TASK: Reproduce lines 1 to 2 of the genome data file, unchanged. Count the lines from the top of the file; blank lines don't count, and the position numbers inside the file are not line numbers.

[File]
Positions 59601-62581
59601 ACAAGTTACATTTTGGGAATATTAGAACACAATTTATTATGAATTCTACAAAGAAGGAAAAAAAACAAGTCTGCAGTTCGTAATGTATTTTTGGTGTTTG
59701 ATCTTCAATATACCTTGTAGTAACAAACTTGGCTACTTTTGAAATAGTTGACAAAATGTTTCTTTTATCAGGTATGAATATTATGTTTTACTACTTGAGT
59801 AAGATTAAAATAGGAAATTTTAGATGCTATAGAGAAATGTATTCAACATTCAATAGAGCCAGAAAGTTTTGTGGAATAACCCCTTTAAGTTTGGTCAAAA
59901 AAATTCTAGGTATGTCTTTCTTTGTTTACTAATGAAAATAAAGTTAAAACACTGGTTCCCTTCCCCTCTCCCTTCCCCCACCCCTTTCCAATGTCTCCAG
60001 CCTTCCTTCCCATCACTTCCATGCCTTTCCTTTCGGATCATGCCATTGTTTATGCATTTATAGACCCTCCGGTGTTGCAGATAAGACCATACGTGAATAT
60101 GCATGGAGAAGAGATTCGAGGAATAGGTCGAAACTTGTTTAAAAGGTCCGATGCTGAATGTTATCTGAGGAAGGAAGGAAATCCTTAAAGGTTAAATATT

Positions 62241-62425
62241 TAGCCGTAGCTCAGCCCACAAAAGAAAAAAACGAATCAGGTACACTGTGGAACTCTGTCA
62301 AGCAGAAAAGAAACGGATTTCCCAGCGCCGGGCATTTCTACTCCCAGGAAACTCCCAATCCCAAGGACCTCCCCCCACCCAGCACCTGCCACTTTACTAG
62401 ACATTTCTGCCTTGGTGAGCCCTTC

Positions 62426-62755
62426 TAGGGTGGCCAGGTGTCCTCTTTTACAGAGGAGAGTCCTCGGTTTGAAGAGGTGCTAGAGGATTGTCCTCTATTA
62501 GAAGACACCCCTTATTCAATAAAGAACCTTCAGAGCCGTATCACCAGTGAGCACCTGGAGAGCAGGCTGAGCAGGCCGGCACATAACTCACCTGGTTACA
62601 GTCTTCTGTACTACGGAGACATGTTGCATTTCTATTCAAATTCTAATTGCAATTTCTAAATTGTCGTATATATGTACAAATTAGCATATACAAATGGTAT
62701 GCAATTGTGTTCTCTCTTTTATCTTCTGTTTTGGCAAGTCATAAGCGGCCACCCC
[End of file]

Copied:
Positions 59601-62581
59601 ACAAGTTACATTTTGGGAATATTAGAACACAATTTATTATGAATTCTACAAAGAAGGAAAAAAAACAAGTCTGCAGTTCGTAATGTATTTTTGGTGTTTG